The best 0% balance transfer credit cards on the market can help you pay off your credit card and save you £1,266.
Concerns were already mounting over the cost of living crisis after Bank of England figures revealed an additional £1.2bn borrowing on credit cards in November 2022 - the highest monthly level since 2004.
Now a BBC poll (opens in new tab) has found a third of respondents used credit to help with the cost of Christmas, creating an even bigger pile of debt that needs repaying.
But after splurging on a credit card, you have to pay the price with interest and the credit app TotallyMoney reveals the number of credit cards bearing interest has grown 11% year on year.
But the credit app also says if you take advantage of the best 0% balance transfer card on the market, you could avoid interest and save £1,266 on a £2,532 credit card balance. Here’s how.
Paying off credit card debt
0% Balance Transfer Card
TotallyMoney found 51% of UK customers pay credit card interest, so moving the debt to a 0% balance transfer card will be of benefit as no interest needs to be paid over a certain period of time.
The best 0% balance transfer credit card on the market is Natwest’s Longer Balance Transfer Credit Card (opens in new tab)offering up to 33 months of 0% interest. To carry the balance over, you pay a 2.9% transfer fee on the balance.
TotallyMoney says you can save £1,266 by switching an average interest-bearing balance of £2,532 to the market-leading (up to) 33 months 0% interest credit card.
The catch is you need to be an existing Natwest customer- you can either hold a current account, savings account, credit card or mortgage with Natwest.
If you’re not a Natwest customer and have no interest in becoming a customer, you can opt for one of the other top 0% balance transfer credit cards in the market right now, for example, Sainsbury’s bank is offering up to 30 months 0% and M&S is offering up to 28 months.
If you’re not keen on paying a transfer fee, you can opt for a no-fee 0% balance transfer card, but the 0% period will be a lot lower.
Alastair Douglas, CEO of TotallyMoney said: “Always check your eligibility before applying, and look for products with guaranteed offers. That way you’ll know your chances of acceptance, and what you’ll receive if accepted. These features help remove the guesswork and put you in greater control of your finances.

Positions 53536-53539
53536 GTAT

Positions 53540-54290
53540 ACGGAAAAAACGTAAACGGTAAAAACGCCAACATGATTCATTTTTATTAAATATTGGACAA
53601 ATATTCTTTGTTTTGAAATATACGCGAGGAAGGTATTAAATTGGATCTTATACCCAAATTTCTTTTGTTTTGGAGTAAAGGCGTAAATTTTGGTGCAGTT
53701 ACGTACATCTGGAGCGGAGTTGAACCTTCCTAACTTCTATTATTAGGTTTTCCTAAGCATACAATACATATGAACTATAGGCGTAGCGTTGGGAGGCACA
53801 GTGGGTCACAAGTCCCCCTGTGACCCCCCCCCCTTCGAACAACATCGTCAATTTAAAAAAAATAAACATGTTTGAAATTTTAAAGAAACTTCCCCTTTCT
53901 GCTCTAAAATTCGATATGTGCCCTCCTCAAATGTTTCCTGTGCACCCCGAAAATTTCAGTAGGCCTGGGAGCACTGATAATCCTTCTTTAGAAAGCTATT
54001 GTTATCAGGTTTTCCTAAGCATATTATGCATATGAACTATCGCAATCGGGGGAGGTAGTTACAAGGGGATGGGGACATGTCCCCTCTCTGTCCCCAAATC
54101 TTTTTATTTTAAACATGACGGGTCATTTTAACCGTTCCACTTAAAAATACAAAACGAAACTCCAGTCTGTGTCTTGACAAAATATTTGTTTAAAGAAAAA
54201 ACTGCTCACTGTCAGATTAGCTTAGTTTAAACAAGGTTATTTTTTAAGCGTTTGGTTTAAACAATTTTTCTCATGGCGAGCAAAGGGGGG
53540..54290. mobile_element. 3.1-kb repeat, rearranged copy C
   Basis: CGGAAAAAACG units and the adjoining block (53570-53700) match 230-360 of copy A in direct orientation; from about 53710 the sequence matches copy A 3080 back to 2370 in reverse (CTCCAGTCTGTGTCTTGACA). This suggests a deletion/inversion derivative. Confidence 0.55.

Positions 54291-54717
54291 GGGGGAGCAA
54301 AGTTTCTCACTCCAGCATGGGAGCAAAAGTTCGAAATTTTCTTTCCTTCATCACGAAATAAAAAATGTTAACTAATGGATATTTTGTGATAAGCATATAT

It’s free to check your credit report — so make sure you do. You’ll be able to see the information lenders use and an up-to-date file will help them make more accurate decisions.”
You can use Go Compare’s free eligibility checker (opens in new tab).
How to improve your credit card eligibility chances
Credit app TotallyMoney (opens in new tab)gives their top tips on how to improve your eligibility for a credit card.
- Check your credit score. It’s free to check and it’s a good idea to go over what lenders can see because if you see something that is incorrect, you can dispute it.
- Get your name on the electoral register. Lenders can also check this to find out your address and identity. It’s a bonus if you have lived at the same address for some time, as it makes you seem settled/ stable.
- Satisfy CCJs. If you have an outstanding CCJ, make sure to sort it before it's too late as this is another thing lenders could look at.
- Manage payments. If you already have a credit card or owe any money, keep up with the payments to show lenders you can manage payments on time. It will look even more favourable if you are able to make more than your minimum payment.
- Credit utilisation. Lenders like to see that you don’t heavily rely on credit, so across your credit cards try to use less than a quarter of your available credit.
Check out our guide to improve your credit score for more ways to increase your chances of getting approved for a balance transfer credit card.
Vaishali graduated in journalism from Leeds University. She has gained experience writing local stories around Leeds and Leicester, which includes writing for a university publication and Leicester Mercury.
She has also done some marketing and copywriting for businesses.
When she is not writing about personal finance, Vaishali likes to travel and she's a foodie.
Selling second-hand: do I need to pay tax?
If you sell on sites like eBay and Facebook – do you need to pay tax on money earned?
By Sue Hayward • Published
Broadband scams warning: scam calls cash in on upcoming price hikes
As broadband prices are set to hike from April, so are broadband scam - we explain how to spot the scams
By Vaishali Varu • Published
Credit card balances jumped by 10.1% in October
Outstanding credit card balances have grown by 10.1% while credit card spending is 15% higher than the previous October
By Katie Binns • Published
Credit card borrowing at record highs: how you can manage and pay off your debt
Credit card borrowing is at its highest since 2005. Here’s what you need to know
By Vaishali Varu • Published
Virgin Money to enter the buy now, pay later market - will it be any good?
The bank plans to launch a buy now, pay later credit card product - here’s how it will work
By Kalpana Fitzpatrick • Published
Credit card borrowing hits £1.5 billion as cost of living squeeze bites
Bank of England data reveals a 275% jump in borrowing last month
By Ruth Emery • Published